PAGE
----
There’s plenty more words that I could say, but none would do justice to the tragedy. Chadwick Boseman put his talent on clear display, giving us films of the highest quality and excellence. I intend to celebrate him by rewatching the movies he made that I have loved and by watching some that I have never seen before.
I did not have to know much about Chadwick Boseman to feel a sense of loss when I read about his death. Seeing how his colleagues spoke about him, what his work meant to his fans, and how he used his power to uplift others, I knew enough. I am thankful that his diagnosis appears to have been kept out of public knowledge, so that he and his family could handle that experience in whatever private way they chose. I cannot help but be saddened by the state of the world being what it was when Chadwick left it, but let that be a lesson to us all to fight for change how we can, give our loved ones their flowers now, and strive to leave the world a better place. That’s what Chadwick Boseman did.
I do not even know where to begin. It has not even been 24 hours and I am still deeply sadden and emotional by the death of Chadwick Boseman.
I do not know much about Chad. Like many people, I was introduced to him in 2016’s Captain America: Civil War. The moment he first appearance as T’challa, you knew he was made for the role. He owned the role like RDJ does as Tony, Christopher Reeves as Superman, Tom Holland as Peter Parker, etc. Chadwick’s performance in Civil War stands out as one of the defining characters from this film. He carried himself so well as T’challa, that you were brought into the emotion and path his character went on.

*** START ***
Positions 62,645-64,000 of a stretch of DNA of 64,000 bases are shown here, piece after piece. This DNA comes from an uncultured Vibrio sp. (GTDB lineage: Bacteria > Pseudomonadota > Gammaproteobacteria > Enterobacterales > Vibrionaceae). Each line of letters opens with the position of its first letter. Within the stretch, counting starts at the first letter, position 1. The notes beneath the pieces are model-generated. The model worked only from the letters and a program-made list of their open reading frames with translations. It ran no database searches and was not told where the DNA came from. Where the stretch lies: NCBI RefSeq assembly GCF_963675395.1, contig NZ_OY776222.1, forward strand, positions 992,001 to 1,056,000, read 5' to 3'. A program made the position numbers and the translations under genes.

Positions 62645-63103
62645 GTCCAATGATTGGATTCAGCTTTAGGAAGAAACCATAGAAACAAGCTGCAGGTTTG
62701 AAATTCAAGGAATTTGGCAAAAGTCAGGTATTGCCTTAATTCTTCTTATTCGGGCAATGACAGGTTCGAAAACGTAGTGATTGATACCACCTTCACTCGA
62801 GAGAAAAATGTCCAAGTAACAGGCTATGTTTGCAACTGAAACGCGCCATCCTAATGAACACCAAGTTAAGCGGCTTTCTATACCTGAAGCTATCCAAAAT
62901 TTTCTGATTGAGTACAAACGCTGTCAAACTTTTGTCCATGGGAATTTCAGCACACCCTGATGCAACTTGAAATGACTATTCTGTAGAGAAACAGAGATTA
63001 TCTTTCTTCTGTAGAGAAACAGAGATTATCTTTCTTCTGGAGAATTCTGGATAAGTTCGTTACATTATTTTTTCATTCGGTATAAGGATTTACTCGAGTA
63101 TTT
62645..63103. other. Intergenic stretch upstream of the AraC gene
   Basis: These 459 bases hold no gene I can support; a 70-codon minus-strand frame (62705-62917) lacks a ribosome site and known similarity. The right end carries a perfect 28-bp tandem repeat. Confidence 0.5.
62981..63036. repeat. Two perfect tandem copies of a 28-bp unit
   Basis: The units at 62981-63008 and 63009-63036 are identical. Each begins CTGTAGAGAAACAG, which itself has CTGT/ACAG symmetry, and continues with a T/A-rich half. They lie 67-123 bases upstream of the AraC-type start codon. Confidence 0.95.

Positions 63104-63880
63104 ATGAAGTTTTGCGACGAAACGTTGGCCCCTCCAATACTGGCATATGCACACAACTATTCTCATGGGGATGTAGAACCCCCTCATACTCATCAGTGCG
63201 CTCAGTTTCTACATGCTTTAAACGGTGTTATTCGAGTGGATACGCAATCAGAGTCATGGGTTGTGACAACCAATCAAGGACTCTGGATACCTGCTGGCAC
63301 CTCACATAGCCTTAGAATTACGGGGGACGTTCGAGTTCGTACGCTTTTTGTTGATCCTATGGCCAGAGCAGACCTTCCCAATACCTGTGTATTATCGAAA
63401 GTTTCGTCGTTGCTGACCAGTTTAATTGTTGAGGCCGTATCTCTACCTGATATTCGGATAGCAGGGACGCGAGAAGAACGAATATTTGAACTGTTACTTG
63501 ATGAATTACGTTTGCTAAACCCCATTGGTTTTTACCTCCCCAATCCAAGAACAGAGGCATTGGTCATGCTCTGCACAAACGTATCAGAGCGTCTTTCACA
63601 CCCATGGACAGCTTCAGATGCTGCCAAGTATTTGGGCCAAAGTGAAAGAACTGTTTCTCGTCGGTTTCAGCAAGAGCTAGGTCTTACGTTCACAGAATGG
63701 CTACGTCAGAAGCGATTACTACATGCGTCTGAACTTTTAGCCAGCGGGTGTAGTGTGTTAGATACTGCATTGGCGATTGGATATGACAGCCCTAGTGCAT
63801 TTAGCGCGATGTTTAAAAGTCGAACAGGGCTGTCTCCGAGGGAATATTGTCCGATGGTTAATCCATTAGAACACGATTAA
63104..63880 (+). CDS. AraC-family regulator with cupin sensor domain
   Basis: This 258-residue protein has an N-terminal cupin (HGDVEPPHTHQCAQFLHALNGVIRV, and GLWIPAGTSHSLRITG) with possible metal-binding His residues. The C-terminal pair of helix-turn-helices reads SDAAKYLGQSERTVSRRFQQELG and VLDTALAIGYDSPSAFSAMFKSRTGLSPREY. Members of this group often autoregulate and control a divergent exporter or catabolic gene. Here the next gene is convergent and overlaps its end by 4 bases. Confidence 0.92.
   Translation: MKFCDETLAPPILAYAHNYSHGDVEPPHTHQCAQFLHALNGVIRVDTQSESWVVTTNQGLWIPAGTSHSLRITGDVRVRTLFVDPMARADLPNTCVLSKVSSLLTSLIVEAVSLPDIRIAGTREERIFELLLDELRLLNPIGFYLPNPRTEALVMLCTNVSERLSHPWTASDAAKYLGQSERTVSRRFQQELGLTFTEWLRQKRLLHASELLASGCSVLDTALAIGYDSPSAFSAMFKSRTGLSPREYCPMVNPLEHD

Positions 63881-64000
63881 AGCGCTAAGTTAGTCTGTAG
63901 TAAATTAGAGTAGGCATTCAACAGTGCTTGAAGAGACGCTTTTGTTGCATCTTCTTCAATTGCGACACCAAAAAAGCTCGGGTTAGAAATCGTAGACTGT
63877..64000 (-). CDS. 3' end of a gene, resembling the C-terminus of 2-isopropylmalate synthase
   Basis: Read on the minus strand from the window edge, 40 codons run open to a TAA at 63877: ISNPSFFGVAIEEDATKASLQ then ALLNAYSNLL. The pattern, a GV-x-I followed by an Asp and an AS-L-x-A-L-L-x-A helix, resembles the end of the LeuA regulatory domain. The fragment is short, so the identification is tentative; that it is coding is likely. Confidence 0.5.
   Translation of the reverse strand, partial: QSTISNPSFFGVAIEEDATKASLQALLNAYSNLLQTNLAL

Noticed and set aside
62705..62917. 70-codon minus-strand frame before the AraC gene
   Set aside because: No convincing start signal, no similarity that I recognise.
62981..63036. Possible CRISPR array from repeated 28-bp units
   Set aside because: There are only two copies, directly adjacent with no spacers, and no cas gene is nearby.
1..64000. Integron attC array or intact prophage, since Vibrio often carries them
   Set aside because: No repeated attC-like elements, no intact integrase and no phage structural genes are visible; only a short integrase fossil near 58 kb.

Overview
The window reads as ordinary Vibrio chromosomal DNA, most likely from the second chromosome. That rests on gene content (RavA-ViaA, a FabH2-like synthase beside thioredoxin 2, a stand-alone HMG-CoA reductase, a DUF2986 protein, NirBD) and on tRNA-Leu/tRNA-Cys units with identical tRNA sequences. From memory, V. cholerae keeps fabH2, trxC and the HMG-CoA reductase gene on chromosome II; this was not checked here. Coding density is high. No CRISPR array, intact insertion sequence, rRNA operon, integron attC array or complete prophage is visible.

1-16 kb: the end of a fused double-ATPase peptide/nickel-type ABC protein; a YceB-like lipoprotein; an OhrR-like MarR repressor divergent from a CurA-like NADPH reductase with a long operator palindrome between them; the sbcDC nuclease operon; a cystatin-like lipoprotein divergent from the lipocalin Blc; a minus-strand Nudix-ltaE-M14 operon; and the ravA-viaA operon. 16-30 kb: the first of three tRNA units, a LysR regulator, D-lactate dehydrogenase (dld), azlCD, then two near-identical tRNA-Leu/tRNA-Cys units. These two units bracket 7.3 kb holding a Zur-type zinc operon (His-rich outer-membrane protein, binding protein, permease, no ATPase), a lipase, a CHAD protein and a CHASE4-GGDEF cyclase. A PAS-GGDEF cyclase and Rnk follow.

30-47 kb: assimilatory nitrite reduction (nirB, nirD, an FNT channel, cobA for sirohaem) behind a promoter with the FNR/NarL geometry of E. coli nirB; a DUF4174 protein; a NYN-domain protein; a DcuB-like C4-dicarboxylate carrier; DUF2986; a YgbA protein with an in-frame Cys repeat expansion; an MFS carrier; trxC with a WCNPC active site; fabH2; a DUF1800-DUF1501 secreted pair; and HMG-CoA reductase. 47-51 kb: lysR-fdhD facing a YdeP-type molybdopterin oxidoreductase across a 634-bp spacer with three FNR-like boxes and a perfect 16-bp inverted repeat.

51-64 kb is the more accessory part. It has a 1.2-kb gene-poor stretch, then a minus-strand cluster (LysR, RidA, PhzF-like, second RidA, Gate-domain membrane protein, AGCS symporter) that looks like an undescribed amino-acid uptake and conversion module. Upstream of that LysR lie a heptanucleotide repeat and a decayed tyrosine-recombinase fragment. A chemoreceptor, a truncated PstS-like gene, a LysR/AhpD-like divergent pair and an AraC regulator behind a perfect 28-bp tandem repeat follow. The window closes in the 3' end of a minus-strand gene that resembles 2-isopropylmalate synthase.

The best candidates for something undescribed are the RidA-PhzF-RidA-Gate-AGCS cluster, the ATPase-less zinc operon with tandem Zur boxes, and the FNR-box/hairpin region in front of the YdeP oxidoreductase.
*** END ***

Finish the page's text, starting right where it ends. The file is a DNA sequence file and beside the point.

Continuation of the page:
In 2018, Chad headlined the deeply impactful, successful, defining and one of the best films of all time… Black Panther. Everything that he did in Civil War was not only continued, but built upon. You connected with T’challa and those around him. Chad was responsible for you buying into T’challa and his story.
He continued in the role in Infinity War and Endgame. The former being a key role for the story and the later, leading the heroes return in one of the most emotional entrances of the film. Afterwards, he solidified himself as a key part of the MCU and its future.
Chadwick Boseman is a man who is much much much more then his role in the MCU films. He was a real life hero. A role model, an icon and a man who despite his own cancer, was a supporter of children who were also fighting cancer. I regret not knowing more of his work but I am glad I was touched by him in the MCU. I cry all the same for him. He will sorely be missed.
Chadwick Boseman, gone too soon. The world mourns your loss. Thank you, for what you gave to us. We will never forget you. You will always be in our hearts, and you will continue to inspire people for generations to come. Rest in Peace.